Windows 7 will be here by the holidays, Microsoft has revealed. The company officially announced the operating system would become available "in time for the holiday shopping season" on Monday, making reports of an October Windows 7 release appear all the more reliable.
The date may only be months away, but for Microsoft engineers, the work is far from finished. Here's a look at what'll happen behind-the-scenes between now and the release date, and what could still change within the Windows 7 software.
The Windows 7 Game Plan
Windows 7 is currently available for download as a public release candidate. Its next step is transitioning into release-to-manufacturing (RTM) mode. That's the final phase before the software will become generally available for customer purchase.
So, what's that really mean? Basically, the Microsoft team will now spend its time looking for serious flaws or compatibility issues. The look and feel of the software itself, though, isn't likely to shift any further.
"We will not be changing the functionality or features of the product at this point," explains Steven Sinofsky, senior vice president of Microsoft's Windows Engineering Group. "That’s the sort of thing we’ll save for a future release."
That doesn't mean everything will necessarily stay stable. Key areas that could lead to code changes include issues within installation, security, stability, device compatibility, and software installation. Updated builds are being released daily as such tweaks are made.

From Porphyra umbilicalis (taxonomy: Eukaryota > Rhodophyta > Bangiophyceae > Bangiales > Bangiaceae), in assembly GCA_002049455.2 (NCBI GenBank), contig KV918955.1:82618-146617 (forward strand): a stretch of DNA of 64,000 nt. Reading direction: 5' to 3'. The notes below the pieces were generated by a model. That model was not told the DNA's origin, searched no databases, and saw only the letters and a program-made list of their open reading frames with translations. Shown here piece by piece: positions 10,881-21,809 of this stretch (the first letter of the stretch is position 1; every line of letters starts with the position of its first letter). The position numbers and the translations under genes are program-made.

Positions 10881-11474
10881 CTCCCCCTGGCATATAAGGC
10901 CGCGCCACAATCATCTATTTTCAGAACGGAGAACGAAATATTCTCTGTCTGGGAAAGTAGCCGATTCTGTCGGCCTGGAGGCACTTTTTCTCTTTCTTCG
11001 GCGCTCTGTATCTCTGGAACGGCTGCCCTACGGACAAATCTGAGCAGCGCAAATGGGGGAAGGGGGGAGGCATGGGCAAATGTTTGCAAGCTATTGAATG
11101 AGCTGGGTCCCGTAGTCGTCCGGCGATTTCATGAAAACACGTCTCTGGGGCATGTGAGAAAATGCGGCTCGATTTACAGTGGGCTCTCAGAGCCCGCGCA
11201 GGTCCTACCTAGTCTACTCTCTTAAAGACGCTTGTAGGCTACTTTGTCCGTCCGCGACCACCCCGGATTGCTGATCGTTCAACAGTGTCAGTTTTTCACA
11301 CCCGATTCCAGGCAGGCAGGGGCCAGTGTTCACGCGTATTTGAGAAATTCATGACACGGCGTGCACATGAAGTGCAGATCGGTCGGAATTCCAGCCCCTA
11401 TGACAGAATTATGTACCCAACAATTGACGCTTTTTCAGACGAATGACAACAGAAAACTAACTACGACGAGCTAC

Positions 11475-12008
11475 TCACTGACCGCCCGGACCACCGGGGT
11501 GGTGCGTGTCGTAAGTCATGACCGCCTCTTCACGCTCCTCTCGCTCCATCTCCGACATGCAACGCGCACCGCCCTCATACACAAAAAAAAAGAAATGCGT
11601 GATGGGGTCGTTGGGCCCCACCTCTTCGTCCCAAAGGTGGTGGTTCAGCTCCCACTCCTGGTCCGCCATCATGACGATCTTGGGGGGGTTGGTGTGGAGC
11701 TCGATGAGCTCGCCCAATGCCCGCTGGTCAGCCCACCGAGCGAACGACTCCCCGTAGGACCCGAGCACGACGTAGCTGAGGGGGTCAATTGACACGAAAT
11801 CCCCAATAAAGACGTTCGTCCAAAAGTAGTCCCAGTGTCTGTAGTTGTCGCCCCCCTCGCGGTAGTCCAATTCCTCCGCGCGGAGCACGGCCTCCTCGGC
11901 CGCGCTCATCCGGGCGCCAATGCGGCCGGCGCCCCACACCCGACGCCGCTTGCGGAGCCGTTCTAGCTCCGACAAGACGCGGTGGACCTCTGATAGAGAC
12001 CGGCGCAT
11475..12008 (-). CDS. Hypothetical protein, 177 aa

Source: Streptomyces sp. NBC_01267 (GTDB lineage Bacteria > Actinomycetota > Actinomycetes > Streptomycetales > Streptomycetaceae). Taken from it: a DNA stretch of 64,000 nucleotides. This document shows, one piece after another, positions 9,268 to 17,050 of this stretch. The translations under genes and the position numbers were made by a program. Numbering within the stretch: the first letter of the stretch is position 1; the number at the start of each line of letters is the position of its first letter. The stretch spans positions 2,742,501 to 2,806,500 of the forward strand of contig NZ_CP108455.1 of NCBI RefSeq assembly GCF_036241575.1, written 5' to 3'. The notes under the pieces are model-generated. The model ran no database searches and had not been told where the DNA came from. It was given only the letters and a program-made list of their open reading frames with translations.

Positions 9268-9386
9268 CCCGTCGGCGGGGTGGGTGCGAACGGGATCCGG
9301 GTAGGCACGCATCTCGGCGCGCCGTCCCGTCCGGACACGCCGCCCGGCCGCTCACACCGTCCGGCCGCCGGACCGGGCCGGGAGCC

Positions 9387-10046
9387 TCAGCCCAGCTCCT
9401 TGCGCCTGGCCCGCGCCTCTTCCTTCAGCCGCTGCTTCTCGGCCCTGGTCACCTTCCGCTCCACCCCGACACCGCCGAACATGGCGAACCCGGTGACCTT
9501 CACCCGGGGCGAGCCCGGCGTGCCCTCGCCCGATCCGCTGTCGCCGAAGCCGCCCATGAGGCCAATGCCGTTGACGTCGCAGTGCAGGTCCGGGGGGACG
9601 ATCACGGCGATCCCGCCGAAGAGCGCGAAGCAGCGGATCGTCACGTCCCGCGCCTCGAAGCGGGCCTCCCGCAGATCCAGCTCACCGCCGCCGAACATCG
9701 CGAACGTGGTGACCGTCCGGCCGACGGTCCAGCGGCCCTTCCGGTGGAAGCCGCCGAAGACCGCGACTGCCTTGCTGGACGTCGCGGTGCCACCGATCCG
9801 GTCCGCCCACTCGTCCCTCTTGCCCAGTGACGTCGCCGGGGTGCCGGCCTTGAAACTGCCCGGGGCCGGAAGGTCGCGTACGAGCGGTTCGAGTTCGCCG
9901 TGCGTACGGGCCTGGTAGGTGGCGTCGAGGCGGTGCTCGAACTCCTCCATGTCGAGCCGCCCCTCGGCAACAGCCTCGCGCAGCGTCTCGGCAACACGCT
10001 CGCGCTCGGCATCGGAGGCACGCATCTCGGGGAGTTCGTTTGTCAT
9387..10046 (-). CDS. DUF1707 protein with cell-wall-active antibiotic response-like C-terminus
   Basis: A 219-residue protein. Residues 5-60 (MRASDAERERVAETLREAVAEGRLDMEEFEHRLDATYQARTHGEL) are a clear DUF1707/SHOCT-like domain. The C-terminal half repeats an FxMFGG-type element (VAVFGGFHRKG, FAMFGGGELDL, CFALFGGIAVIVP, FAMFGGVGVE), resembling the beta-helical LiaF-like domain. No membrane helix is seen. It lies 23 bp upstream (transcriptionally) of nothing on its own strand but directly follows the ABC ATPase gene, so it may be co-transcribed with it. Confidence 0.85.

"We have a lot of engineers changing a very little bit of code," Sinofsky says. "We’re being very deliberate with every change we make."
What's Still in the Works
Some aspects of Windows 7 are still under general development, too: Multilanguage support is currently being programmed, and supporting materials -- a new Windows Web site and updated resource kits, for example -- are also being created.
One area just being tested this week is Windows 7's integrated update system. Microsoft is planning to send out blank updates to Windows 7 RC users starting this Tuesday. The empty updates, Microsoft blogger Brandon LeBlanc explains, will be used to "verify [Microsoft's] ability to deliver and manage updating of Windows 7 in certain real-life scenarios."
Windows 7: What Now?
The Windows 7 RTM process is expected to start wrapping up by mid-August. As for the final release date, Microsoft is holding off on getting any more specific than "the holiday season" thus far.